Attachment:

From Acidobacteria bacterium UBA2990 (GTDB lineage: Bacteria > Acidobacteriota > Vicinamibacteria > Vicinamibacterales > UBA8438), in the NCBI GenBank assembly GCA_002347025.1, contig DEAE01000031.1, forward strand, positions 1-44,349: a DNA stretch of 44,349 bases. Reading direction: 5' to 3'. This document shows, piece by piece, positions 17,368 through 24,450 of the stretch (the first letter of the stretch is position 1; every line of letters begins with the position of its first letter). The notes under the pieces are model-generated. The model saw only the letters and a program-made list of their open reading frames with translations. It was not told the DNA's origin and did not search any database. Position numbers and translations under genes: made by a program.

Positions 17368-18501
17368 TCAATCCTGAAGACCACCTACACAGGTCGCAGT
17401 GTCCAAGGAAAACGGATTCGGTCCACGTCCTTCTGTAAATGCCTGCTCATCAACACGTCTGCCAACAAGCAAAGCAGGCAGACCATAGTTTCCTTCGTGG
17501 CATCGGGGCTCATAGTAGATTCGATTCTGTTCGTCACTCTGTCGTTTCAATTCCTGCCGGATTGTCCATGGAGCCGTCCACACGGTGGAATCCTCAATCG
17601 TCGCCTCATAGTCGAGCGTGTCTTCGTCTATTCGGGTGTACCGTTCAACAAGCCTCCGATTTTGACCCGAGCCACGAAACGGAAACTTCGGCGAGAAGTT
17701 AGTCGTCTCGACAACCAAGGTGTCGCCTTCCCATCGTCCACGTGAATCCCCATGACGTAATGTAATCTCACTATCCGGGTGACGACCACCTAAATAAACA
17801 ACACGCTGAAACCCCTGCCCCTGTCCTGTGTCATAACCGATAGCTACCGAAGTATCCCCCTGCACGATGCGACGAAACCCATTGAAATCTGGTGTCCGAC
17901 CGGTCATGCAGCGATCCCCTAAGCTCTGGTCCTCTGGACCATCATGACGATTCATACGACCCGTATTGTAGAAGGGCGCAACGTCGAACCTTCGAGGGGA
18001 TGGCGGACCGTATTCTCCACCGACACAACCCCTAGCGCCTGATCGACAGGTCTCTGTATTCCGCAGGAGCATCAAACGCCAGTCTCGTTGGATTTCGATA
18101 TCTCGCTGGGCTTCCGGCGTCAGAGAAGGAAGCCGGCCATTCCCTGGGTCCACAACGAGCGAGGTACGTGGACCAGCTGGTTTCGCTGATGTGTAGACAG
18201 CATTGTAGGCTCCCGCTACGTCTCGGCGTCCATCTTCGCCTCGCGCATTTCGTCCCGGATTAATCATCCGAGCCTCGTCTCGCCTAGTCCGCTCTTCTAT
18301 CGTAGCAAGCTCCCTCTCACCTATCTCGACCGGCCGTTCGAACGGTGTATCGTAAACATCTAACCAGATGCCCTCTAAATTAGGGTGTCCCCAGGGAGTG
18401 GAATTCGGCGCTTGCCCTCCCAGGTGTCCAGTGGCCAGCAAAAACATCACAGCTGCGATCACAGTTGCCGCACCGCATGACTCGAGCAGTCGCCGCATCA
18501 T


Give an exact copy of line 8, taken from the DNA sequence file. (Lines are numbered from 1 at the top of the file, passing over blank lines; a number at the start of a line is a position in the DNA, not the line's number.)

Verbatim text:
17801 ACACGCTGAAACCCCTGCCCCTGTCCTGTGTCATAACCGATAGCTACCGAAGTATCCCCCTGCACGATGCGACGAAACCCATTGAAATCTGGTGTCCGAC